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DISCLAIMER The information included on this site is for educational purposes only. It is not intended nor implied to be a substitute for professional medical advice. The reader should always consult his or her healthcare provider to determine the appropriateness of the information for their own situation or if they have any questions regarding a medical condition or treatment plan. Reading the information on this website does not create a physician-patient relationship. Living With Celiac cannot be held responsible for any direct or indirect harm resulting from the use of this site.

What Is Gluten?

Gluten is the sticky substance that makes fresh bread rise and hold its shape, its what gives cake that rich sticky consistency and its what makes pancakes light and fluffy.

It is unfortunately also the substance that some of our bodies react to with a vengeance. The thing that causes the reaction in certain people is in fact the proteins that make up gluten called Gliadin and Glutenin.

What is Gluten found in?

It is important to start becoming a label reader:
Here is a list of all ingredients that contain GLUTEN:

The big four are WHEAT, RYE, BARLEY and OATS

Here are some others
• Atta
• Bal ahar
• Bread Flour
• Bulgar Wheat
• Cake flour
• Cereal extracts
• Couscous
• Durum
• Farina
• Pasta
• Puffed wheat
• Semolina
• Spelt
• Triticale
• Wheat bran
• Wheat germ
• White flour
• Whole wheat flour

Don’t get me wrong there are a whole lot more grains and cereals that contain gluten. These are just some of the more common ones. But in each region of the world different grains are grown and in every country there will be different forms of gluten in your food. So educate yourself about what’s out there.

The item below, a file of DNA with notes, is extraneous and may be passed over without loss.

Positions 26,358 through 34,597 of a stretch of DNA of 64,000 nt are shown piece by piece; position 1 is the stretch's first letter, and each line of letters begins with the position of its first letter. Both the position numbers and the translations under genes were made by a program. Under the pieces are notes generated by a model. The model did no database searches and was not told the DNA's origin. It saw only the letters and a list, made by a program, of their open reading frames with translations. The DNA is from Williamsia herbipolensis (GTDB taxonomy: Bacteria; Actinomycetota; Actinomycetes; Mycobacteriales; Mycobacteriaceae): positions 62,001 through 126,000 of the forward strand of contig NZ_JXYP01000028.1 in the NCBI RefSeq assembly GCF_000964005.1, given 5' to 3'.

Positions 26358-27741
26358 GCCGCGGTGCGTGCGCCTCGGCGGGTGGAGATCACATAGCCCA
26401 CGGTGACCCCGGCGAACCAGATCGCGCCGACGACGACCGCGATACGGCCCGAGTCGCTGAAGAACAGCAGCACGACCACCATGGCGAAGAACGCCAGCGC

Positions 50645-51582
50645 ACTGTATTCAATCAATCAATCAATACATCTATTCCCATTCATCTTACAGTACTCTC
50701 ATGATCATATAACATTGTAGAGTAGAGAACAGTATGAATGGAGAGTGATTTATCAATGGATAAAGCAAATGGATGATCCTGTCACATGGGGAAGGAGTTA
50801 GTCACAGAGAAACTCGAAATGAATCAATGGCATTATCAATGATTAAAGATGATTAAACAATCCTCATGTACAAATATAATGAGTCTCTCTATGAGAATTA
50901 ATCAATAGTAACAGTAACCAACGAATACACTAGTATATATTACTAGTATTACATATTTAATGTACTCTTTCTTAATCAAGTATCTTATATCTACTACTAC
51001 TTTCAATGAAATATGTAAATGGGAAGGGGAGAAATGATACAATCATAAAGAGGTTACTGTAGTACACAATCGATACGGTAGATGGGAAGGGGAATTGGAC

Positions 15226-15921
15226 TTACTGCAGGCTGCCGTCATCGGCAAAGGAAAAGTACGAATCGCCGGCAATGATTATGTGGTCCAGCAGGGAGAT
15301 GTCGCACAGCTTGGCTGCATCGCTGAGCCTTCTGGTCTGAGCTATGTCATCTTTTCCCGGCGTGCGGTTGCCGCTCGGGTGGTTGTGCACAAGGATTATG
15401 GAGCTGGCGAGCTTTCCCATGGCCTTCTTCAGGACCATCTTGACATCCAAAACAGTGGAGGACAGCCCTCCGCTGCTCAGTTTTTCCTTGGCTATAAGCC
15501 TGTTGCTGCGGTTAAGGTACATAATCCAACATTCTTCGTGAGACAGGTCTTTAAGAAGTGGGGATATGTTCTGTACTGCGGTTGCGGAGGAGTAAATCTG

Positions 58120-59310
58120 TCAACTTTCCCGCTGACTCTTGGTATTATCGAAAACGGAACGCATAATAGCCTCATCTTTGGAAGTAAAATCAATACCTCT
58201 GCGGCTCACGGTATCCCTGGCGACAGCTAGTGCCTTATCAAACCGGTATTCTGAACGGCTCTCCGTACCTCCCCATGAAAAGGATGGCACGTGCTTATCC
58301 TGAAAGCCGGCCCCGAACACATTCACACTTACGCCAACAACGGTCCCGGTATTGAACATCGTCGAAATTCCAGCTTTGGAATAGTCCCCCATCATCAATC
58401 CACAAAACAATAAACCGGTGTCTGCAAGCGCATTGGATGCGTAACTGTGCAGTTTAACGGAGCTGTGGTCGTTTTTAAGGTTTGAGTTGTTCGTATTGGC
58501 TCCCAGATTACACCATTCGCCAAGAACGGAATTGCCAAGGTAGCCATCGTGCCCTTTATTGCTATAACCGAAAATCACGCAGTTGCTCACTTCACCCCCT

The biggest problem is not even necessarily avoiding those grains, but the hidden gluten found in food labels. I am an avid label checker.

Here are some examples of hidden gluten:

• Dextrin
• Gelatinized starch
• Hydrolysed veg protein
• Miso
• Modified starch
• Mono/diglycerides
• Soya sauce (shoyu/tamari)
• Starch
• Stock cubes
• Vegetable gum

One of the biggest adjustments I had to make was giving up soy sauce. I absolutely cannot find any wheat free soy sauce anywhere (any suggestions?).
Tamari, which is also meant to be a good alternative, has also started to add wheat to their soy sauce.

I have learnt to substitute it in cooking for making sauces and for sushi I use lemon juice, which is just as good.
Read the labels and you will end up eating healthier by default when you realise what goes into what you’re eating but get familiar with the various types of gluten.

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